RM: Conventional psychologists can’t be looking at qo = G^-1(qe) or qo = F(qe) because they can’t see qe !
AM: Sure they can, qe is H(qd), by definition. You claim explicitly “RM: experimental psychologists assume that h() is a multiplier of 1.”, so qe = qd, and all the equations hold, and the experimental psychologists are really seeing qo = G^-1(qd), while they think they are seeing qo = F(qd).
RM: Assuming h() is a multiplier of 1 doesn’t make h() a multiplier of 1. Bill’s analysis is based on the fact that the independent variable in an experiment, qd, is what the experimenter sees as the cause of the behavior. So you correctly state that what psychologists think they are seeing is qo = F(qd), since experimental psychologists implicitly assume that h() is a multiplier of 1.0. But what that are really seeing (if the system under study is a control system) is qo = G^-1 [h(qd)] not qo = G^-1(qd).
AM: If the H is not really the multiplier with 1, but some other function, they will absolutely see qo = G^-1(qe), or equivalently qo = G^-1( H(qd)), while they might think qo = F(qd).
RM: And that fact is captured by writing what they actually see as qo = G^-1 [h(qd)] . Your introduction of the variable qe just confuses things.
AM: But you’ve missed the point:
They are looking at qo = G^-1 ( H (qd)).
They think they are looking at qo = F(H(qd)).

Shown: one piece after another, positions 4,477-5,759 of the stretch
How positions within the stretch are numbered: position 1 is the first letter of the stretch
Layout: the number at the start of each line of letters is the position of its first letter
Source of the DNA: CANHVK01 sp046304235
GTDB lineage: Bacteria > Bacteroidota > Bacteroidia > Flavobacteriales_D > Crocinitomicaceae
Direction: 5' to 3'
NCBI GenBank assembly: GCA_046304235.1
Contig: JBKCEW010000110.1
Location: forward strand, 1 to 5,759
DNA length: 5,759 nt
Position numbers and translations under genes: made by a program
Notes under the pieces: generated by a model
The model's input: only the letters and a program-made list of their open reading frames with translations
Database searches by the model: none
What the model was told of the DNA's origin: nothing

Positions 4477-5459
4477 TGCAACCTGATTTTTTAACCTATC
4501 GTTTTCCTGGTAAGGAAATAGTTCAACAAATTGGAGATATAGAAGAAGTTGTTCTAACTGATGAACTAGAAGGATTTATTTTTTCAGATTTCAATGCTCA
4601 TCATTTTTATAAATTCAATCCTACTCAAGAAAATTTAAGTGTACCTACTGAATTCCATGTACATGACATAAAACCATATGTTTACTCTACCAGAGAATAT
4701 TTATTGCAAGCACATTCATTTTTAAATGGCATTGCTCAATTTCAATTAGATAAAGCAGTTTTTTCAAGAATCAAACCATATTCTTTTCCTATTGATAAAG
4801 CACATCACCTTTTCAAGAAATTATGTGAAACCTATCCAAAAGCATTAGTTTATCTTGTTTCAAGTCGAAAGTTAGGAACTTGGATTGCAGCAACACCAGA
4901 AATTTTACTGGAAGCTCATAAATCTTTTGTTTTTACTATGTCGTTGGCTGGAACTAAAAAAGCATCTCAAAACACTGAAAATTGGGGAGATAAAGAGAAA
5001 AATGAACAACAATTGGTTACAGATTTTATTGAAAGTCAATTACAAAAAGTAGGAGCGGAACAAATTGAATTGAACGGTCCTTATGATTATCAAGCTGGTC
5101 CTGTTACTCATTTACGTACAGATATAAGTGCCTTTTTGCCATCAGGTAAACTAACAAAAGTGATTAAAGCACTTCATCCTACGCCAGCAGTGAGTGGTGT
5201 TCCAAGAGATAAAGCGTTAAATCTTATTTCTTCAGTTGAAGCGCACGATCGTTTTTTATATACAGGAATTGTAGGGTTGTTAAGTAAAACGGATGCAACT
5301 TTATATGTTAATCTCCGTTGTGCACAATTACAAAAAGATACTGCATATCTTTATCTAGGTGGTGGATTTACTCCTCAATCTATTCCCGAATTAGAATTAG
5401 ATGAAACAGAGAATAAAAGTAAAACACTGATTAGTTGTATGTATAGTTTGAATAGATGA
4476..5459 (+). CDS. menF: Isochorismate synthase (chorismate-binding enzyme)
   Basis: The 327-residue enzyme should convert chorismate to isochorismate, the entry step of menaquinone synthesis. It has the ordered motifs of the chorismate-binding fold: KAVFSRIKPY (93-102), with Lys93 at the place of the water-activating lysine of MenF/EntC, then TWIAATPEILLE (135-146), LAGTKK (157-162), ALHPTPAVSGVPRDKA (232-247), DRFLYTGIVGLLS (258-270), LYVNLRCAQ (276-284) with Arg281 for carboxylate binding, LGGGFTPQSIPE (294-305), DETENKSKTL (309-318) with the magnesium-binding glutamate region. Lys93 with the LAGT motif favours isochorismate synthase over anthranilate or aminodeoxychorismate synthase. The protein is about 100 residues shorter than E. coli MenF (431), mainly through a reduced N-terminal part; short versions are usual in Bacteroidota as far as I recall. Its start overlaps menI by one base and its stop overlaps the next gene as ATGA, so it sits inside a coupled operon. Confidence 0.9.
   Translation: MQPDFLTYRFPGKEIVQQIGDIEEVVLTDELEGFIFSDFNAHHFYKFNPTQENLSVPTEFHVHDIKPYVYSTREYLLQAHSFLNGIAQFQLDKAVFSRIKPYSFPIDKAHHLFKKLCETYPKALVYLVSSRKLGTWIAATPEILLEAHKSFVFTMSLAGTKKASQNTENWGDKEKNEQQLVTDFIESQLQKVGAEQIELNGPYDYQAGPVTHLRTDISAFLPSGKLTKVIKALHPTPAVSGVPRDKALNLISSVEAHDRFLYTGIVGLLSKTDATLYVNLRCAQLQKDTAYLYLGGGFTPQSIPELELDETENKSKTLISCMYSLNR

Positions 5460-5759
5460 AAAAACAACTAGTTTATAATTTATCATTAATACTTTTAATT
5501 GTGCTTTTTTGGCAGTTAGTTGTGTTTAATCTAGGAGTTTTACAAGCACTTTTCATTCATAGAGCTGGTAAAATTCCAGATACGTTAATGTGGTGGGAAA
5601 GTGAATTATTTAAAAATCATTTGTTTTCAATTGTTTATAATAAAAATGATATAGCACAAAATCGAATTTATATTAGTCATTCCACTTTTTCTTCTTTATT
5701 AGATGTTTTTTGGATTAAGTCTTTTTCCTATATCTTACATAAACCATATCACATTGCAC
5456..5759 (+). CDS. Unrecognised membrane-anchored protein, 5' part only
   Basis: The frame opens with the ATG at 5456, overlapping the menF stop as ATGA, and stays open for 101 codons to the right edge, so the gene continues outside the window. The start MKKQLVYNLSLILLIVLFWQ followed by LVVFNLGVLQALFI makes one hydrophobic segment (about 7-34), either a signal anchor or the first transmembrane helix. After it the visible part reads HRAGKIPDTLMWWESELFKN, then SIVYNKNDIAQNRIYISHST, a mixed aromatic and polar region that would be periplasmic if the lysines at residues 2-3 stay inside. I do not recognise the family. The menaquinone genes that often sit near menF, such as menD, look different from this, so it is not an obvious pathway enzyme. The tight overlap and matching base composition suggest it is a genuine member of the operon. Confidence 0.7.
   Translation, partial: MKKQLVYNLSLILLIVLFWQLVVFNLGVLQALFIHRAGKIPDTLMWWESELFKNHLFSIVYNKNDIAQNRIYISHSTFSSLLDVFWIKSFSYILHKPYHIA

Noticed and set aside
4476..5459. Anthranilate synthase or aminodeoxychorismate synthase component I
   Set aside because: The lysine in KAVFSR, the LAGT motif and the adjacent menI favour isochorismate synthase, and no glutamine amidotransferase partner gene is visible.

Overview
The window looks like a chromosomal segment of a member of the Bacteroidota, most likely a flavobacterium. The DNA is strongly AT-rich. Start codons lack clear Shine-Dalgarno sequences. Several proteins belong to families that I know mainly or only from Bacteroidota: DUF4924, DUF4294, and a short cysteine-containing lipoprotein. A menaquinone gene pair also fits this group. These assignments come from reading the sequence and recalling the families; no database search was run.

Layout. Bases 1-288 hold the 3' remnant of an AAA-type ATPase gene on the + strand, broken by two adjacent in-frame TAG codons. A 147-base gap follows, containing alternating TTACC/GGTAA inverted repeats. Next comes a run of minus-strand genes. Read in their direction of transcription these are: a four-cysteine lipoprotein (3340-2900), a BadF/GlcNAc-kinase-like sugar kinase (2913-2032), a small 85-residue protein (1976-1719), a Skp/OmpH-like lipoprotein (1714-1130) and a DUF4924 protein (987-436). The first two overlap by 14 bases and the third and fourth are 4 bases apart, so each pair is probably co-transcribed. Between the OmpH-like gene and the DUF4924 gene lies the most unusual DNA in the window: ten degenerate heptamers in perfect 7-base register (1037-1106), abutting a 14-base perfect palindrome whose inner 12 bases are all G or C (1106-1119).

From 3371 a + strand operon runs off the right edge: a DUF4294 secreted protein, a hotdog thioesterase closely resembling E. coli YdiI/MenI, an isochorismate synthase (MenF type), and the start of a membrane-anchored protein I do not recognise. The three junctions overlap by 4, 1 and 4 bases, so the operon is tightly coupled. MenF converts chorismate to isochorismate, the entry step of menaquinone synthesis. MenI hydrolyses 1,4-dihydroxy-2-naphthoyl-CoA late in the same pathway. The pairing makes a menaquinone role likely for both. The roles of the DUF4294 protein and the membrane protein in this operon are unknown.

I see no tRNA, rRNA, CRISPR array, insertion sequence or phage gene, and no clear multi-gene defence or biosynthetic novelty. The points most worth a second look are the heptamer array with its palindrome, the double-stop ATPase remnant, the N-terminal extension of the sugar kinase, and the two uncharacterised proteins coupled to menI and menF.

RM: I think it’s better to say that they think the are looking at qo = f(qd) since scientific psychologists have no notion that qd is a disturbance to a controlled variable, which is what H(qd) implies.
AM: There, now with H. The only difference between these two equations is that the F is replaced by G^-1.
RM: Yes, it is the behavioral illusion experienced by psychologists doing conventional psychological experiments.
AM: That is the behavioral illusion. Taking a wrong model, a zero feedback system, as the model of organism behavior. That is the point of the whole section of the 1978 paper that talks about the behavioral illusion, although not the general point of the paper.
RM: Yes, indeed.
AM: The preceding part is complete nonsense:
RM You can’t tell anything about the behavior of a living control system – an N-System – by studying relationships between independent (stimulus) and dependent (response) variables.
RM: I take it that you mean the “succeeding part” that you quoted as what is complete nonsense. Would it be less nonsensical if I had said: When the organism under study is an N-System the form of the dependence of qo (DV) on qd (IV), which appears to reveal something about the organism under study, actually reflects only properties of the local environment. Maybe it sounds less nonsensical when Bill says it;-)
AM: Qd and qo are stimuli and responses. The tracking task is a careful examination of the relationship between a continuous stimulus and continuous response. Any test for the controlled variable is going to be conducted by applying a stimulus that possibly disturbs the controlled variable and examining the relationship between the stimulus and the response, and other variables we can calculate from the stimulus, the response and our model of the system, including the hypothetical controlled variable qi. If the response ‘cancels’ the stimulus, and qi is near zero, that is a good hint we found the controlled variable, for example. But we are still doing stimulus-response experiments. The difference is that stimuli and responses are continuous, so we allow feedback from the behavior to the controlled variable, and we study individuals and their behavior, and not averages of stimuli and responses in groups.